Last week brought welcome news that much of Minnesota’s congressional delegation has renewed its push for a federal bill to fight the aquatic invasion of Asian carp that threatens Minnesota’s $11.3-billion-a-year tourism industry.

But the bill’s dispiriting progress during the last Congress doesn’t inspire confidence about its prospects this session, either, especially with high-profile looming conflicts over budget cuts, the debt ceiling and cabinet appointees.

On Wednesday, influential state policymakers and conservation advocates will gather in St. Paul for Gov. Mark Dayton’s fourth Asian carp summit. It should be clear to attendees that they can’t bank on federal action any time soon to take one of the most potent steps possible to halt the carp here — closing the Upper St. Anthony Falls lock on the Mississippi River.

The congressional bill, which is championed by both of Minnesota’s senators and half its House delegation, would expedite the process to consider the downtown Minneapolis lock’s closure. It would also trigger closure if the carp are found at certain points downstream. (Federal authorization is needed because the U.S. Army Corps of Engineers operates the lock.)

It’s a solid piece of legislation, but its uncertain passage means that­ ­Minnesota needs a backup plan at the state level to accomplish the same thing as a federal lock closure — making this metro river landmark the region’s strongest bulwark against carp swimming upstream.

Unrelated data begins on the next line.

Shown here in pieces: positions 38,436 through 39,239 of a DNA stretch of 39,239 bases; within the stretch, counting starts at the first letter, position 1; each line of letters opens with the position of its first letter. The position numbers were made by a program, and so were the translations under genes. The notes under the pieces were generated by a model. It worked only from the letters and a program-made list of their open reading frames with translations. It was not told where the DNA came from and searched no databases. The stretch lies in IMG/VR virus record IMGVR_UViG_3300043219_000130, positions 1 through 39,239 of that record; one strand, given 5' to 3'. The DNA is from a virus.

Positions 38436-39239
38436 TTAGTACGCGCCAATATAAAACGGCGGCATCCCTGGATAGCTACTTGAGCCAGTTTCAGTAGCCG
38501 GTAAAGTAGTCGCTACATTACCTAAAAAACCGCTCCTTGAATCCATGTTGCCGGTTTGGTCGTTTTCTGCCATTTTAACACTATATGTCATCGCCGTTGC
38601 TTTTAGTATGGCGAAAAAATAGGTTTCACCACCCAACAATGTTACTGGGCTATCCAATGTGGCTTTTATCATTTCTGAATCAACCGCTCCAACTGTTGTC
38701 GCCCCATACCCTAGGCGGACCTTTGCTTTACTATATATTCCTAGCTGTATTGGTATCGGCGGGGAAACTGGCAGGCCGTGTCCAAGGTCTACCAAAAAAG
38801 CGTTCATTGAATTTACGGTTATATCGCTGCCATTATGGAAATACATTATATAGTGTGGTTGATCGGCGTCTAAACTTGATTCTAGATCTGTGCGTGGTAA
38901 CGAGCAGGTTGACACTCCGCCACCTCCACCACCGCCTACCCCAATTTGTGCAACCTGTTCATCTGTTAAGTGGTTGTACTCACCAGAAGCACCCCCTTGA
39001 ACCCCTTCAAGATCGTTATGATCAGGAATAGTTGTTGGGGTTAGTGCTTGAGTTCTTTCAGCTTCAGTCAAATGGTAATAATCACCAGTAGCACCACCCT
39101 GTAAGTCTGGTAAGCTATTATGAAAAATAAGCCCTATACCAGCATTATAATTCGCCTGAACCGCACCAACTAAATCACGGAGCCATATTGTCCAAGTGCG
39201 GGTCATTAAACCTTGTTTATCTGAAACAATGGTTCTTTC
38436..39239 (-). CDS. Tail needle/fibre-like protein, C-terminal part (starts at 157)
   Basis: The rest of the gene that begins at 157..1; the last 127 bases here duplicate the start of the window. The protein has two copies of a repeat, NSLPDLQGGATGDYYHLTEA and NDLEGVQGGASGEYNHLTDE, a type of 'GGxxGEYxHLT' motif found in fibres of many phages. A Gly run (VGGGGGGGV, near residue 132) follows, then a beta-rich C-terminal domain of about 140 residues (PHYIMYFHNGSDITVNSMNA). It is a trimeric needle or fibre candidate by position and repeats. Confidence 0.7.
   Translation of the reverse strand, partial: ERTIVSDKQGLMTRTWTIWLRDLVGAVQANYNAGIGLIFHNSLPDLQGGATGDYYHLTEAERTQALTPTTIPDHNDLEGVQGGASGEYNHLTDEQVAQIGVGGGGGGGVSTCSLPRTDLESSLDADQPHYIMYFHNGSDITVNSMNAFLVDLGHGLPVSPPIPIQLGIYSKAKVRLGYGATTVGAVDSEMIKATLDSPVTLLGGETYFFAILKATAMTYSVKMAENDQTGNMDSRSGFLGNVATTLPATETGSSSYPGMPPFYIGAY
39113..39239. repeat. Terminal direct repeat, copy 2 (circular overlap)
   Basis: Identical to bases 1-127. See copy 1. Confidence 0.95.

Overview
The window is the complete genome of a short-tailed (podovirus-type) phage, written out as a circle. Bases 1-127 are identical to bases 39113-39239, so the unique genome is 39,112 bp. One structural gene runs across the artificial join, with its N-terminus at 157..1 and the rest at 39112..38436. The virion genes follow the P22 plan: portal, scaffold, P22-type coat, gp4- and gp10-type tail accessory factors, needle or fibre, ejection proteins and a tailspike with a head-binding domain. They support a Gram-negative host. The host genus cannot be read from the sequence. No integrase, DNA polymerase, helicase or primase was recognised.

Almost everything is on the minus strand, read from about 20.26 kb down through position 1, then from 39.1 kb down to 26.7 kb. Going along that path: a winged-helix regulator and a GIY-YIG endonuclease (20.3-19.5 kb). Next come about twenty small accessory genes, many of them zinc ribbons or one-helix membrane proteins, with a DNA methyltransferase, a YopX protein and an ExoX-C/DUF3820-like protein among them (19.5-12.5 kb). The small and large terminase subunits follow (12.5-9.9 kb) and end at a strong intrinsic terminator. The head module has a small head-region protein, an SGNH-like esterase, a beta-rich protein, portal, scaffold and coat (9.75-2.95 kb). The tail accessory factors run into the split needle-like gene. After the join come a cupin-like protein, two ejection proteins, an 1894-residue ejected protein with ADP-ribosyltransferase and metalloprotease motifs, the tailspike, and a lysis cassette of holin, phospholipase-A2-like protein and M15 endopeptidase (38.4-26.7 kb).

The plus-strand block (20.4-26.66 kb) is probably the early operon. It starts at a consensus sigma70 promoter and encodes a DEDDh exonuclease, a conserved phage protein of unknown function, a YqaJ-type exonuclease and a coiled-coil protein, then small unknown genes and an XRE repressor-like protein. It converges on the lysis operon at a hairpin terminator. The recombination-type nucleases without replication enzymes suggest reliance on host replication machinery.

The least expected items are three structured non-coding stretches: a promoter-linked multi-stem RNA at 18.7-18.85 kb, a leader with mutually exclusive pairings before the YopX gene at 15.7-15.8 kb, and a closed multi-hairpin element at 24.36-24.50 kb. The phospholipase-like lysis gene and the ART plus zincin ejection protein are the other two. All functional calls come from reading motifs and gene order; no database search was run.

That’s why one of the Dayton summit’s top priorities on Wednesday should be identifying, then pursuing state alternatives to dramatically reduce the already limited barge and boat traffic through this segment of the Mississippi.

Each use of the lock is an opportunity for this voracious fish to catch a ride in the water that moves vessels from one part of the river to another. Once the carp are above the lock, the risk dramatically increases that they will invade rivers and lakes in the Mississippi’s vast watershed.

That would be a disaster for a state known as an angling mecca. It would also put at risk the 239,000 jobs in Minnesota dependent on tourism. Once established, this aggressive species vacuums up the food supply, leaving little but aquatic crumbs for native fish. In addition, the leaping ability of one type of Asian carp is a boating hazard. Retroactively eradicating the fish is not an option at this time.

The summit should give careful consideration to the needs of the small number of businesses still reliant on shipping products such as aggregate and scrap metal through the Upper St. Anthony lock. Compensating these firms for the economic loss of the lock could be a more cost-effective carp-fighting strategy than deterrent barriers the state is considering downstream. State officials with economic development expertise should take a lead role in reaching out to these firms and calculating costs vs. benefits.

Dayton and the state’s lawmakers are to be commended for their leadership on this critical economic and environmental issue. Invading carp have long moved faster than policymakers’ actions to stop them. Minnesota must make sure that doesn’t happen here.


An editorial of the Star Tribune (Minneapolis)